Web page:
It’s a dish that’s not really from Korea, north or south – largely unknown outside of the countries of the former Soviet Union until recently, this simple dish has now gone full circle and can now be found on tables in South Korea.
It originated with the Koryo-saram, Korean people, who were deported en masse from the borderlands of Russia’s far east to Central Asia in the late 1930s. Fearing a Japanese fifth column in the Soviet Union via this Korean community, Stalin ordered the mass deportations in 1937.
The deportees adapted their cuisine to local conditions and replaced traditional ingredients with carrots to create a spicy, coriander-rich side dish and it remains a popular choice on dinner tables in Central Asian countries such as Uzbekistan, Kazakhstan and Kyrgyzstan, which are still home to around 300,000 ethnic Koreans, descendants of the deportees from the 1930s.
There’s a Turkish connection with the Koreas as well. With Turkey on a war footing once again, wading into battle against the Kurds in northern Syria, a recent film has brought a mostly forgotten war involving Turkey from the 1950s back into the spotlight. Can Ulkay’s “Ayla: The Daughter of War” tells the story of a Turkish soldier who saves a young Korean girl during the Korean War of 1950-53.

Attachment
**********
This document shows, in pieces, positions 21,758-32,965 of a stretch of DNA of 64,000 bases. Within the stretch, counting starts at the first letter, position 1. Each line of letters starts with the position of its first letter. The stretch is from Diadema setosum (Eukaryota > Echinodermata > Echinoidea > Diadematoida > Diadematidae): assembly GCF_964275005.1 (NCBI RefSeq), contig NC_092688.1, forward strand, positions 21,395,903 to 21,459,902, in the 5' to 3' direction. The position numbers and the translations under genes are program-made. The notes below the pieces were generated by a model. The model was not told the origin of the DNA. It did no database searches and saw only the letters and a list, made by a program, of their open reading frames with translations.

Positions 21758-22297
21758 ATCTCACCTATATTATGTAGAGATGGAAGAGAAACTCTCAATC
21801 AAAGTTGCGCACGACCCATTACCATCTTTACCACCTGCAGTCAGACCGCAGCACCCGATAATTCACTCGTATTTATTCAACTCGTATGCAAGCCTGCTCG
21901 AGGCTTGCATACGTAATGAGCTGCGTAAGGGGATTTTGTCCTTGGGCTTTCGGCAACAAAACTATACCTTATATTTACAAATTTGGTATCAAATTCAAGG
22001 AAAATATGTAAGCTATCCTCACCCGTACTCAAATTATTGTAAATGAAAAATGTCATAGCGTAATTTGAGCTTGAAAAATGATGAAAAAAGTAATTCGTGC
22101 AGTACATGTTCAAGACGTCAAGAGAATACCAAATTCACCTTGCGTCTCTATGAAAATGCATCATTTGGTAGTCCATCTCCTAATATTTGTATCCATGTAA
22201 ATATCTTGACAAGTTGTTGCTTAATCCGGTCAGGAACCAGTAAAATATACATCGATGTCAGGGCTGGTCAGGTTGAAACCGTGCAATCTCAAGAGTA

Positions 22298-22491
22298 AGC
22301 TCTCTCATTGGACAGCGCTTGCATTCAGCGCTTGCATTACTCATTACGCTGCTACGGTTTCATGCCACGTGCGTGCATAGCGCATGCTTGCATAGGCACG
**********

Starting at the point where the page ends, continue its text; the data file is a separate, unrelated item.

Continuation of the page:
Turkey sent troops as part of a United Nations led brigade to defend South Korea against North Korea in the war. The soldier finds himself unable to take the orphan back to Turkey so the pair lose touch after the war, but in a fairytale ending are reunited 60 years later. Put your feet up and enjoy the movie with a bowl of spicy Korean carrots!
Ingredients (serves around 4)
200 g carrots peeled into thin slices – use a julienne peeler or a sharp knife
One garlic clove minced
One small onion minced
One teaspoon crushed coriander seeds
Half teaspoon red chilli flakes
Dash of olive oil
Two teaspoons cider vinegar
Half teaspoon honey
Pinch of salt
One teaspoon sesame seeds
Mix the julienned carrots with the garlic and leave to marinate in a container with a tight-fitting lid (this carrot salad can get quite pungent, so this is important!).
Heat the olive oil and fry the onion until just beginning to brown. Mix the vinegar with the honey and salt and then pour over the carrots, add the coriander and chilli and the fried onions and mix well.
Leave the carrots to marinate in the air tight container in the fridge for at least four hours, the longer the better, to allow the flavours to blend fully.
Sprinkle with sesame seeds and serve as a side dish with fritters such as our mücver.
To celebrate this spring equinox festival, we’ll be serving up kok samsa, deep-fried pies filled with a selection of spring greens.
Originating in Persia some 3,000 years ago, Nowruz, or New Day, is a celebration of the end of winter and the start of a new year on the date when day and night are equal in the Northern Hemisphere. This date usually falls on or around 21 March.
The holiday is still widely celebrated in Iran and Iraq, across Central Asia, Russia, Afghanistan, Albania, Azerbaijan, in eastern Turkey and in parts of Syria, India, Pakistan and China. Food plays an important role in these celebrations – in Iran the table is set with seven items, as explained in this article from Iran Wire: